4

Let me start by saying I’m blessed with wonderful parents who would do nearly anything for me. I never take for granted how remarkable that is. In fact, at times I create roadblocks so they can’t or won’t do something for me.

One example was a car I had in grad school and during our early marriage. While it wasn’t a flashy car by any means (it was an Olds for goodness sake), I loved it, my parents had gotten it for me, and my intention was to drive it until it wouldn’t run any longer.

At some point, the mileage reached a level that made my parents uncomfortable, and they insisted on getting me a different car. That was the last thing in the world I wanted them to do. So I told them the only way I’d stand for them getting me ANOTHER car was to have one just like it, and not just the same make and model, but even the same exterior (white) and interior (blue) colors. I figured that would be enough to scuttle things.

More of the Same Isn’t Always a Good Idea

Boy was I wrong. In the pre-Internet days, my dad tracked down a new version of the same car model with the exact same color scheme. While I was (AGAIN) tremendously appreciative of their kindness, quite frankly, I found I didn’t REALLY want an updated version of the same car. It was the SAME, and that was boring. It didn’t create a different driving experience. It was simply more of the same with fewer miles and none of the great grad school memories of the identical first car.

Replacing Yourself as a Leader

Acorn-TreeThe reason I pulled this story out is I’m developing a presentation on strategic planning and building legacy agencies for an organization of advertising executives. Based on conversations with the event organizers, many members are agency founders or have been the principals for quite some time. And if the agencies are going to live on beyond the careers of the principals, they need to do more strategic planning and identify their replacements.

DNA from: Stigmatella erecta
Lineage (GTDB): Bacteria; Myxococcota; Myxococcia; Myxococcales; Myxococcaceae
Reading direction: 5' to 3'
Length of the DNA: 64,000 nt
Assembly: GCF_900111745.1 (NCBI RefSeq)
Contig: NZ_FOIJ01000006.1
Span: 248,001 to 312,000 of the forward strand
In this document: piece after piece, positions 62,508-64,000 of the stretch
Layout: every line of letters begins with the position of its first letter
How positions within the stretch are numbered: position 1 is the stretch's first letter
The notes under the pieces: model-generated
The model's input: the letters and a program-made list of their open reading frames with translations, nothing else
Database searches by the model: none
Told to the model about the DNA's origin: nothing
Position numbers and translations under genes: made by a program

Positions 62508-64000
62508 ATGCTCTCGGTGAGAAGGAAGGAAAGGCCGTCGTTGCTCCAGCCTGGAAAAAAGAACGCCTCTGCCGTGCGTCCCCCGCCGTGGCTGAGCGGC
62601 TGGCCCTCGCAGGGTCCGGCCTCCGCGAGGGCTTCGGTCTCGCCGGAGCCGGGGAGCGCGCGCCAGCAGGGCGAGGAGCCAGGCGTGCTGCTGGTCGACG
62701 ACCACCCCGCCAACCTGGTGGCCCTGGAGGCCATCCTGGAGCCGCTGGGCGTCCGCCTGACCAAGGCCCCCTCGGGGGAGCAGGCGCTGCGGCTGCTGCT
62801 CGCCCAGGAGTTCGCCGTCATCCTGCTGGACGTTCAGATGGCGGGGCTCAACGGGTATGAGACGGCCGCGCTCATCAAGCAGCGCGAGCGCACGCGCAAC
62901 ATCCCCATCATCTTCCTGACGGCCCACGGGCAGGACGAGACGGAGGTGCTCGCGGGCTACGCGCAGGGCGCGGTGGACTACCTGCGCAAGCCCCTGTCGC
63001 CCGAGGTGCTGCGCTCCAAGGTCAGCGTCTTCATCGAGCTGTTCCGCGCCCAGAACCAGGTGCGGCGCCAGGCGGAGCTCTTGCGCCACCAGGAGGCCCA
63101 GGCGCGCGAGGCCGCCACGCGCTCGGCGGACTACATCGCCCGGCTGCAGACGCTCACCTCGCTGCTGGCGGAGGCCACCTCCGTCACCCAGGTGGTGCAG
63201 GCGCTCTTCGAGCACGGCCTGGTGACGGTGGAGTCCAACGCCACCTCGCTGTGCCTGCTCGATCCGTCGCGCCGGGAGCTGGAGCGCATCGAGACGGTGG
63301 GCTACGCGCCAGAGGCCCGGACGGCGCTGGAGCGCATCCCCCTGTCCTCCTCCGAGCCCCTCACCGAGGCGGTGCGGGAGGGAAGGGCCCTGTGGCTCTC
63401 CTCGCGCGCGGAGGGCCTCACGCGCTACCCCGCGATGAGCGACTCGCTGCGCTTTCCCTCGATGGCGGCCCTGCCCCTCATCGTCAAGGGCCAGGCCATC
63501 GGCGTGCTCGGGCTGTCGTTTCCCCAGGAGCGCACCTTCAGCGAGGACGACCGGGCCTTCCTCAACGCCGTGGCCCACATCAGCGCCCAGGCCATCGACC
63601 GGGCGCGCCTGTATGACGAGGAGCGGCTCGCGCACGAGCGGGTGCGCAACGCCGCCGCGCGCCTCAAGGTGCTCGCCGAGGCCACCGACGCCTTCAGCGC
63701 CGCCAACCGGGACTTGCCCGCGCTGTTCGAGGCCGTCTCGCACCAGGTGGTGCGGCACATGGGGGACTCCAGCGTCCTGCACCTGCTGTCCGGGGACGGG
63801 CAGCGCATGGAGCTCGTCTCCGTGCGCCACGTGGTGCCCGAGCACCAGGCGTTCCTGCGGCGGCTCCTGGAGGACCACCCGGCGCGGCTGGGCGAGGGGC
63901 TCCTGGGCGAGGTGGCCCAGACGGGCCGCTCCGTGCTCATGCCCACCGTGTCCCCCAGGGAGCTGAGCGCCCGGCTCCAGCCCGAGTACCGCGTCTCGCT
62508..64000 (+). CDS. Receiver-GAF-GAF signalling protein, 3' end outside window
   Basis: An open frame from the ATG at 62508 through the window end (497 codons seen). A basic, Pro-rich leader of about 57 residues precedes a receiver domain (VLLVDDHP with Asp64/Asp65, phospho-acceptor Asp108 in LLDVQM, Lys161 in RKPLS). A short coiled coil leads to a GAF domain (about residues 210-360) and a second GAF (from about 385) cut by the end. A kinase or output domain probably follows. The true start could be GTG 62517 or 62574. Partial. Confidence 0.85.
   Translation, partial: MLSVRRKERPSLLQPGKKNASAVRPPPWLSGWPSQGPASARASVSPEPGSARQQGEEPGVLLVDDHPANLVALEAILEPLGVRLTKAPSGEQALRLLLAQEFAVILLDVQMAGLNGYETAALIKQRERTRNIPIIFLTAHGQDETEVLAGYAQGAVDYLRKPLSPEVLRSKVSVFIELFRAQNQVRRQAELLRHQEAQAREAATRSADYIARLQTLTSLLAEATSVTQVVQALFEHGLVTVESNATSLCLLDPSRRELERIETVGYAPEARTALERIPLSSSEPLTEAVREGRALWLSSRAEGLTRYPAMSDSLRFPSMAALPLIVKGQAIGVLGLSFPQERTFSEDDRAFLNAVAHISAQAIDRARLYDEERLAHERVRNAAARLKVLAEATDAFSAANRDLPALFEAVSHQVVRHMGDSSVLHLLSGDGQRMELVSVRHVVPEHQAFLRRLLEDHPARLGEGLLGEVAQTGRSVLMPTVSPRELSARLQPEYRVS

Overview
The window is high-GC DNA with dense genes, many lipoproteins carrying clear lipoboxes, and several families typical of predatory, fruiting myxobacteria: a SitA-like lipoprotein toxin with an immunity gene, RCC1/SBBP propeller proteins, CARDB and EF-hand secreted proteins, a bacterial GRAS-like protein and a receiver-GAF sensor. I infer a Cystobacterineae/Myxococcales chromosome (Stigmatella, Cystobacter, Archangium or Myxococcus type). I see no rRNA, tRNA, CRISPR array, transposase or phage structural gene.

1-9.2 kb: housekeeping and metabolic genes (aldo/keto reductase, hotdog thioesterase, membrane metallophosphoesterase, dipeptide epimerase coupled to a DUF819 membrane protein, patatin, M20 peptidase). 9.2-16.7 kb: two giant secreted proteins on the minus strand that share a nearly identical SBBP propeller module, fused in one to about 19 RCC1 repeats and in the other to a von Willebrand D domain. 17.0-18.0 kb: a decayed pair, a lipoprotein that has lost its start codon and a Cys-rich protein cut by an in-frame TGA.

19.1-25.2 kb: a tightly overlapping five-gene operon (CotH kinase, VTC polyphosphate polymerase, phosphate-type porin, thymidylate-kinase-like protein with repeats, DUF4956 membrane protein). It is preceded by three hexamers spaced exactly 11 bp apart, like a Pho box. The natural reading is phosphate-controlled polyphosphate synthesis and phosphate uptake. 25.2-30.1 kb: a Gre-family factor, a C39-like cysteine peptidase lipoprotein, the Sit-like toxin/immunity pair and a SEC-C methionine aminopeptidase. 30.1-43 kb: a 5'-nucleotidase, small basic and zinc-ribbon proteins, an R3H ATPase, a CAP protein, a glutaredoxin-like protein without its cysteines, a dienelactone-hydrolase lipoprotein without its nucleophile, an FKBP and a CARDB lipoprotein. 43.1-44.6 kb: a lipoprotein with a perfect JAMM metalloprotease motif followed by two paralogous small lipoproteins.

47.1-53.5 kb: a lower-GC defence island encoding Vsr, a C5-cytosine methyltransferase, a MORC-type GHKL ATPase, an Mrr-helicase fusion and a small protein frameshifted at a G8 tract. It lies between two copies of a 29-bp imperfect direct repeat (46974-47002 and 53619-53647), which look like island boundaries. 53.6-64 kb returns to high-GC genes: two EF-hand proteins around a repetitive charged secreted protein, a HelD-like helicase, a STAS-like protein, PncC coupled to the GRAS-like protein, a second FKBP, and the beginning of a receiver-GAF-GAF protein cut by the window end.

I’m guessing more than a few of them might adopt my attitude in the car story. Emotionally, they don’t want to deal with the prospect of considering the agency’s future without their involvement. Knowing they’ve been integral to their agencies being successful, they may set out to find replacements just like them.

While that might seem to make sense on the surface, pursuing this strategy could yield the same dissatisfying results it did for me.

If an identical successor moves into leadership, it creates legitimate hurdles for this new person to compare favorably. And it is quite likely that an agency needs someone and something different to grow and prosper in the future than it did ten, twenty, or thirty years ago. That means the right answer is looking for the right next person, not an identical replacement.

Strategic Planning – Creating a Legacy for the Future

This concept extends to any of you charged with replacing  yourself as a leader and engaging in active succession planning. The process needs to begin by identifying the talents an organization needs to develop, grow, and thrive, followed by seeking someone who fit those needs. Leaders have to realize: your legacy implies a vibrant future based on a solid foundation, not force fitting so that everything is exactly the same. – Mike Brown

 

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Mike Brown

Founder of The Brainzooming Group, and an expert on strategy, creativity, and innovation. Mike is a frequent speaker on innovation, strategic thinking, and social media.

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4 Responses to “Strategic Planning – Replacing Yourself as a Leader”

  1. Speaking from 13 years of headhunting experience — I’d say that your perspective is dead-on accurate. Good one, Mike!

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